The Cincinnati Enquirer is reporting that there are rumblings to put the Medicaid expansion on the ballot as a constitutional amendment.

Yes, please! I’ve been overly optimistic about the GOP going ahead with the Medicaid expansion, mainly because this referendum would be a bigger political disaster for them than SB 5.

I’d say “it’ll be a bloodbath”, but that’s wrong. It’ll be a landslide. The bloodbath would be to deny health care to 350,000 Ohioans, leading to hundreds of preventable deaths every year.

The language will be stronger and surer than anything the GOP passes. To satisfy the sadists in their base, the GOP will certainly have to include opt-out clauses and corporate giveaways in anything that passes.

Who will fund the No side? Only the Tea Party. Not the Chamber, not the churches, not the professional associations–they all support Medicaid expansion. If ORP wants to fund it–and tie the Republican brand to the Tea Party going into 2014–they can be my guest.

Any organization can endorse and GOTV a ballot initiative, including the Obamacare navigators who will be canvassing in October. Churches, health care providers, groups that serve clients below 138% of poverty can use this sample script:

Navigator: Hi, I’m your Obamacare navigator. Are you uninsured?

Person: Yes.

Navigator: What’s your income and household size?

Person: There are 5 of us living here, and we bring in about $26,000.

Navigator: Oh. Well, you would qualify for Medicaid, but the Republicans in Columbus didn’t expand it, even though it saved the state a billion dollars. You can vote on it next month, though, and then your family will get health insurance for free.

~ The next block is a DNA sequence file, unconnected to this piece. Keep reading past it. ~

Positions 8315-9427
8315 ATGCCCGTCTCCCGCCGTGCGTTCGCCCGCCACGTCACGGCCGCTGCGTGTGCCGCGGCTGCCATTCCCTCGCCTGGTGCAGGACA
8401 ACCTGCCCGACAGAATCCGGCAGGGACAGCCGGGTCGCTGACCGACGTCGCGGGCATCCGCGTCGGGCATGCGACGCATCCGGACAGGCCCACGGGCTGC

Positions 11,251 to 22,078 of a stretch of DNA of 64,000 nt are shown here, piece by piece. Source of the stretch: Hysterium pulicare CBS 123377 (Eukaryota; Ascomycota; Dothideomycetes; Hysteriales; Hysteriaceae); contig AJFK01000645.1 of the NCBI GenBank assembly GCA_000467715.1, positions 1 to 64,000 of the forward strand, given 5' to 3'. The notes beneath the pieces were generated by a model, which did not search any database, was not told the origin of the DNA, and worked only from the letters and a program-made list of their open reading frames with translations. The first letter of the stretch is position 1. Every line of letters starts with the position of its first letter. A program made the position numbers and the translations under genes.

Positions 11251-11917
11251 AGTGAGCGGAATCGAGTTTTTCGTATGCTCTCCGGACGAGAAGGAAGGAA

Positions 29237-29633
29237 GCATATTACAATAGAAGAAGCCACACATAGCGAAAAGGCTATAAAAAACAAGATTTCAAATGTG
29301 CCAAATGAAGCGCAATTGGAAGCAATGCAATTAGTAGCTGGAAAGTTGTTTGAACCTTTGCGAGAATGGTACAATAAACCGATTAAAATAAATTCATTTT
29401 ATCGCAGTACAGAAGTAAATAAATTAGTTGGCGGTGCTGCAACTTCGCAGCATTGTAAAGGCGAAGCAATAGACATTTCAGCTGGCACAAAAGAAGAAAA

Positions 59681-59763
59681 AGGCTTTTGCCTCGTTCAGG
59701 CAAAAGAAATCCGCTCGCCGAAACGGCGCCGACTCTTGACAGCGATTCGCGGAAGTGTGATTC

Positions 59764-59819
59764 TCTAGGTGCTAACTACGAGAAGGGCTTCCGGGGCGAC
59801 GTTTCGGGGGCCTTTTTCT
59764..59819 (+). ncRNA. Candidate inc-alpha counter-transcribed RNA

This isn’t a joke, by the way. This is a 501(c)3-compliant script that every Navigator can use (and I’d strongly argue that it’s their duty to do so).

Please, governor, let me use this script.

There is no “don’t expand Medicaid” crowd that will be added to the base electorate. Off-year elections have low turnout; they’re basically limited to “folks who feel a civic obligation to vote”, which I’ll call habitual voters. When you add a ballot initiative, then you add in the constituencies affected by that initiative. It’s the easiest GOTV there is: “if you want more money in a month, go vote.”

In 2006, minimum wage earners voted to raise the minimum wage. In 2011, union households voted to keep collective bargaining. In 2013, uninsured people will vote to get free health insurance.

The only constituency that’s naturally opposed to these things are spiteful assholes who get off on the suffering of women and minorities. Handily, that group of people got together and called themselves the Tea Party.

The Tea Party is already habitual voters. SB 5 crashed so hard because it didn’t expand the electorate on the right, only on the left. Medicaid is definitely like this, and marriage equality is probably like this.

The pro-Medicaid respondents to Quinnipiac are all Democrats. Here’s a demographic breakout of Medicaid opposition and Kasich support:


And here’s Medicaid support vs. FitzGerald support:



Notice a pattern?

Medicaid opponents are already Kasich voters, whereas Medicaid is 10 points more popular than FitzGerald. The longer Medicaid is in the news, the more FitzGerald can hug Medicaid and pick up that 10% of voters.

And then we’re talking about a 47-46 lead for FitzGerald, 2 days after he announced.

And it’s not even clear that Kasich is politically capable of supporting Medicaid expansion at this point! And yet, he could find himself running for reelection on the wrong side of Medicaid, women, voting rights, gun regulation, marriage equality, and tax policy. He’d better hope, at that point, that the economy is doing great.